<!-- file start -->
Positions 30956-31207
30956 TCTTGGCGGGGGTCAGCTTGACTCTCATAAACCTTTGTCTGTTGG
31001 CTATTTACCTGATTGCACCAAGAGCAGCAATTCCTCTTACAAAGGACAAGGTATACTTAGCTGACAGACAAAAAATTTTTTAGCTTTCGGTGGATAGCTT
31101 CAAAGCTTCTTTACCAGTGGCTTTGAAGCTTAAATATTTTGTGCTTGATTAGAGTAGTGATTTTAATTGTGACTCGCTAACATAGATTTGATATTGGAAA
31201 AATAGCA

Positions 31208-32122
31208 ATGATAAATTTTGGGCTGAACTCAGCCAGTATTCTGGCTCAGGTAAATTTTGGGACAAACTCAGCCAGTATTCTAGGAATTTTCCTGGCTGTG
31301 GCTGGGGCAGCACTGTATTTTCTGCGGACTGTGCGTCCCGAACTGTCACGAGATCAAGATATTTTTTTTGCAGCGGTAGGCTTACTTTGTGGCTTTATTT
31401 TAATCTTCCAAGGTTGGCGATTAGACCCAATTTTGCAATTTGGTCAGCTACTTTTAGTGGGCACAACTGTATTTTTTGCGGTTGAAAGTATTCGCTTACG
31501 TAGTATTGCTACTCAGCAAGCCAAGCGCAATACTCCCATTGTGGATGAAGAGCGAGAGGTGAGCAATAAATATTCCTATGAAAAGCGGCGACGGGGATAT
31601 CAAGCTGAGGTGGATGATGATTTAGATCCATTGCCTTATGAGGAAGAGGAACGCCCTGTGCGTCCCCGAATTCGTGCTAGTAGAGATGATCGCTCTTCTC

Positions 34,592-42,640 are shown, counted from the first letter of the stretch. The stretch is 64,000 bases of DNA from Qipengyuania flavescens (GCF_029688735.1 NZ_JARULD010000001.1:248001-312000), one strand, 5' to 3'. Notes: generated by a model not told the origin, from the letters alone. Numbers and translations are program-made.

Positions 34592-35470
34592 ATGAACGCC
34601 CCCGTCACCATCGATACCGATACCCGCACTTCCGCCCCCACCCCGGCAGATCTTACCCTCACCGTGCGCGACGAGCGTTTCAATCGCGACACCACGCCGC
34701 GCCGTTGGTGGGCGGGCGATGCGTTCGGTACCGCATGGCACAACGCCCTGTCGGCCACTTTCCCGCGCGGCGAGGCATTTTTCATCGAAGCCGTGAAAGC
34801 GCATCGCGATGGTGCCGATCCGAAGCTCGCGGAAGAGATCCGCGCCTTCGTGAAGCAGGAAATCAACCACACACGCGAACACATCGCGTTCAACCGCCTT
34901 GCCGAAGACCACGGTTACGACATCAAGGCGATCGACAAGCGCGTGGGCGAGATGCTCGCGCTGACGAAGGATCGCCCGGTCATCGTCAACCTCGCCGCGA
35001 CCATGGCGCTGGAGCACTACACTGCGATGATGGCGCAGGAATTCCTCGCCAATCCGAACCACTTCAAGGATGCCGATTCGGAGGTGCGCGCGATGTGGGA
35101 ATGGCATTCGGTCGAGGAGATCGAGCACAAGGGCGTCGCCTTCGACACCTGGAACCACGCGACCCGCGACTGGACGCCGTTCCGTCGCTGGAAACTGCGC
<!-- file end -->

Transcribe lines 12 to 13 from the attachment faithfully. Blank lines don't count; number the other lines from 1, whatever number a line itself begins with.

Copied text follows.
Positions 34,592-42,640 are shown, counted from the first letter of the stretch. The stretch is 64,000 bases of DNA from Qipengyuania flavescens (GCF_029688735.1 NZ_JARULD010000001.1:248001-312000), one strand, 5' to 3'. Notes: generated by a model not told the origin, from the letters alone. Numbers and translations are program-made.

Positions 34592-35470